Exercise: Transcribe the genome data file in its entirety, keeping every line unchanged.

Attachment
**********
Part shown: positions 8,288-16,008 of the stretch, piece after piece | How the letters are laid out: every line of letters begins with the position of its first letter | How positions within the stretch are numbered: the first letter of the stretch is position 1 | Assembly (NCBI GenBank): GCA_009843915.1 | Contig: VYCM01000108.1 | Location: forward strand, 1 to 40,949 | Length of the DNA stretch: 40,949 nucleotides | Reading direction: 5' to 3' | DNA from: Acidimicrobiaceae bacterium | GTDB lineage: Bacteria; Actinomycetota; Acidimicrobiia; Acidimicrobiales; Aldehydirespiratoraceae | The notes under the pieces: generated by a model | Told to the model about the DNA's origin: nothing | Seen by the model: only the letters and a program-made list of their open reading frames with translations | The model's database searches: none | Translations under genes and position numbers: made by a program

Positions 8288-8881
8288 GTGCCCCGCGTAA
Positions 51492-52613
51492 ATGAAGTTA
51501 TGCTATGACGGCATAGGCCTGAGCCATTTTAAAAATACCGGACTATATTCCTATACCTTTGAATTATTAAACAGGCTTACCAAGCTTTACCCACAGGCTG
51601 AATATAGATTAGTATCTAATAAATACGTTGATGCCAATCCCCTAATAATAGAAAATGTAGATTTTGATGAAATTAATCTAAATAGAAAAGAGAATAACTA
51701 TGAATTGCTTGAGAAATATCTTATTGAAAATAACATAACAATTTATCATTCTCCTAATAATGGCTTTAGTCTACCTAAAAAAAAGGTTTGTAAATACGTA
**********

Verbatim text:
Part shown: positions 8,288-16,008 of the stretch, piece after piece | How the letters are laid out: every line of letters begins with the position of its first letter | How positions within the stretch are numbered: the first letter of the stretch is position 1 | Assembly (NCBI GenBank): GCA_009843915.1 | Contig: VYCM01000108.1 | Location: forward strand, 1 to 40,949 | Length of the DNA stretch: 40,949 nucleotides | Reading direction: 5' to 3' | DNA from: Acidimicrobiaceae bacterium | GTDB lineage: Bacteria; Actinomycetota; Acidimicrobiia; Acidimicrobiales; Aldehydirespiratoraceae | The notes under the pieces: generated by a model | Told to the model about the DNA's origin: nothing | Seen by the model: only the letters and a program-made list of their open reading frames with translations | The model's database searches: none | Translations under genes and position numbers: made by a program

Positions 8288-8881
8288 GTGCCCCGCGTAA
Positions 51492-52613
51492 ATGAAGTTA
51501 TGCTATGACGGCATAGGCCTGAGCCATTTTAAAAATACCGGACTATATTCCTATACCTTTGAATTATTAAACAGGCTTACCAAGCTTTACCCACAGGCTG
51601 AATATAGATTAGTATCTAATAAATACGTTGATGCCAATCCCCTAATAATAGAAAATGTAGATTTTGATGAAATTAATCTAAATAGAAAAGAGAATAACTA
51701 TGAATTGCTTGAGAAATATCTTATTGAAAATAACATAACAATTTATCATTCTCCTAATAATGGCTTTAGTCTACCTAAAAAAAAGGTTTGTAAATACGTA